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In addition to being the author of Adrift and Capsized, Steven Callahan is the principal at Steven Callahan & Associates. Based in Maine, Steve and his colleagues provide a variety of marine services from design, construction, and consulting to equipment testing and boat deliveries. Steven maintains a special interest in offshore voyaging, safety, seamanship, and survival. Since 1977 he and and his associates have also been involved in most aspects of the communications industry, especially publishing and television. Recently, Steve has been consulting on feature films, most notably Life of Pi. For more information about Steven and his firm, please visit his website.
Steven's memoir Adrift: Seventy-Six Days Lost at Sea (Houghton Mifflin, 1986) became a New York Times bestller, has been translated into 16 languages, and remains in print some 26 years after its initial publication. KIRKUS described the book as "a riveting tale of survival. ... Callahan is, besides being an adept sailor, a fine writer." Newsweek called the book "utterly absorbing." And the Wall Street Journal hailed Adrift as "a fascinating tale. ... A clearly written ocean yarn in which the stakes are high and a brave man wins through."
Author photo copyright Steven Callahan.
... an intriguing tale of personal victories claimed from disaster. - Publishers Weekly
The strange, amazing and absorbing tale of survival following the capsize of the trimaran Rose-Noelle remains one of the classic sea stories of this or any other era. Capsized is many things: a psychological thriller, a seafaring mystery, and of course a saga of adventure. Nobody other than Steve Callahan could truly relate to or fully understand what the 4-man crew ultimately experienced and overcame. And no one but Steve Callahan could've written this engaging, disturbing, philosophical book.- Herb McCormick, Senior Editor, Cruising World Magazine, former sailing correspondent for the New York Times, author of Gone to Sea and other books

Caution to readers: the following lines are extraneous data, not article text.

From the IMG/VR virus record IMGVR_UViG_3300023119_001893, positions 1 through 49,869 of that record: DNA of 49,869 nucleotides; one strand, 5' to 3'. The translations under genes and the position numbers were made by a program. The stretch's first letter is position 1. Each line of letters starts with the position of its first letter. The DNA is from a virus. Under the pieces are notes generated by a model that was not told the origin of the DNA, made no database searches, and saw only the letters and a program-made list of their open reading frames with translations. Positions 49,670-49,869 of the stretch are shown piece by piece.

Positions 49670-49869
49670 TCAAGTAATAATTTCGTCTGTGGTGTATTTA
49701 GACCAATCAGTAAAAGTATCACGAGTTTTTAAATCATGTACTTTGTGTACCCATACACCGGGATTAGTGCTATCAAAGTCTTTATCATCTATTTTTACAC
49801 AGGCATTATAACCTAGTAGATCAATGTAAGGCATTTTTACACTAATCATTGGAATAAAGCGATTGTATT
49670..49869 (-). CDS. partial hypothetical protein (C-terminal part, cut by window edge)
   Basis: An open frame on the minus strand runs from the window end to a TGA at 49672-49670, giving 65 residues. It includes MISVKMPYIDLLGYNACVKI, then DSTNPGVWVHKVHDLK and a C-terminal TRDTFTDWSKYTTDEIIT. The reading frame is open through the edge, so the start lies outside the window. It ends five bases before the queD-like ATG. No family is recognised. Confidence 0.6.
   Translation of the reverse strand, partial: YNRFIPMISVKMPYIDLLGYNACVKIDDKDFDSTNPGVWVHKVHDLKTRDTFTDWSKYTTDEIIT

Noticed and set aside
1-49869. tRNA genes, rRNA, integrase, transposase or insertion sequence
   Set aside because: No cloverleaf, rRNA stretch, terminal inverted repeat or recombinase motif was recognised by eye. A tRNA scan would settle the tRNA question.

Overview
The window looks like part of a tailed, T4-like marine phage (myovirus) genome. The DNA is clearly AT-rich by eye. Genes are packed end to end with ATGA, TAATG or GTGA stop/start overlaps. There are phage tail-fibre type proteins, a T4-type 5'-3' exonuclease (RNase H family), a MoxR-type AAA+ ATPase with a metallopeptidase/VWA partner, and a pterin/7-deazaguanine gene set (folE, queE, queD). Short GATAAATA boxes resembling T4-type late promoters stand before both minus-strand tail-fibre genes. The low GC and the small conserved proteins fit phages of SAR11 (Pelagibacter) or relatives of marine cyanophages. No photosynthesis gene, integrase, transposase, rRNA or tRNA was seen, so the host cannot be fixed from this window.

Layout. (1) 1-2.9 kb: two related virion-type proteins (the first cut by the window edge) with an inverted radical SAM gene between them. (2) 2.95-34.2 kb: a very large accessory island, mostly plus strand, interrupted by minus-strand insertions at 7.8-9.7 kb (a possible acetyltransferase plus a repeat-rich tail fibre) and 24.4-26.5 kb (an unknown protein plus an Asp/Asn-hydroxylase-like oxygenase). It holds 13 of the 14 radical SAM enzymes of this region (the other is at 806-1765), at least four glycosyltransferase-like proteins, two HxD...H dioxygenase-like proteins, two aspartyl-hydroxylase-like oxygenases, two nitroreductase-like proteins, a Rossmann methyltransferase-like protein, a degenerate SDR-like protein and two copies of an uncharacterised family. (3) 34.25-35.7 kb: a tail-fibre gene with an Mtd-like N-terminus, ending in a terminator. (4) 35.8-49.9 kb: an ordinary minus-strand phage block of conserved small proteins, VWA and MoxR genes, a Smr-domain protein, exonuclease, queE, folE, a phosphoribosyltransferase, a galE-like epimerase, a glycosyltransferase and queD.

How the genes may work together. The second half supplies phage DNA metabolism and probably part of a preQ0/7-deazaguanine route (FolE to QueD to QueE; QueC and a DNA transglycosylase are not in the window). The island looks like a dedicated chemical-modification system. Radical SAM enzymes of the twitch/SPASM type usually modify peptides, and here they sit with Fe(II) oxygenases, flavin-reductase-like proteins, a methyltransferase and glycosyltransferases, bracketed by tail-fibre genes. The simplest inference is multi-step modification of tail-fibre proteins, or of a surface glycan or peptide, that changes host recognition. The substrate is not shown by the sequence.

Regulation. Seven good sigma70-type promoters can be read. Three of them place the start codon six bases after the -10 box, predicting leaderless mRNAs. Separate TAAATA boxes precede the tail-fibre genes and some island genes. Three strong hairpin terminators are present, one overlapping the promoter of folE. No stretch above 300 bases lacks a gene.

While the suspense, drama, and harrowing adventure of Capsized will no doubt grip any reader, it shouldn’t be missed that Steve Callahan’s book also is about the complexity of the individual and the collective. Callahan shows us disparate people forced to rely upon each other for their mutual survival. In a manner of speaking, it is the id, ego, and super-ego simultaneously at odds and in concert. Capsized may just tell one crew’s story, but it also is the story of the best of human nature eventually winning out in the worst of times. - Adam Braver, author of November 22, 1963 and Misfit
In a superb narrative, Callahan chronicles the four-month (April - August 1989) struggle of Jim Nalepka and three other crew (Phil Hofman, John Glennie and Rick Hellriegel) to survive on their capsized trimaran adrift in the the stormy seas of the wintry South Pacific. (This occurred between New Zealand's North Island and the Kermadec Islands further north.) For shelter, the four huddled together in a dank hull compartment 20 inches high and only as wide as a double-bed. Most of their gear was lost in the same gale that caused them to capsize. They were drenched nearly constantly with frigid seawater, and caught fish and collected rain for sustenance before the wind and current finally carried them to New Zealand's Great Barrier Island.
Capsized was originally published with a slightly different title by HarperCollins in 1992. The new edition has been revised (with additional text, illustrations and a new Introduction) by Callahan.
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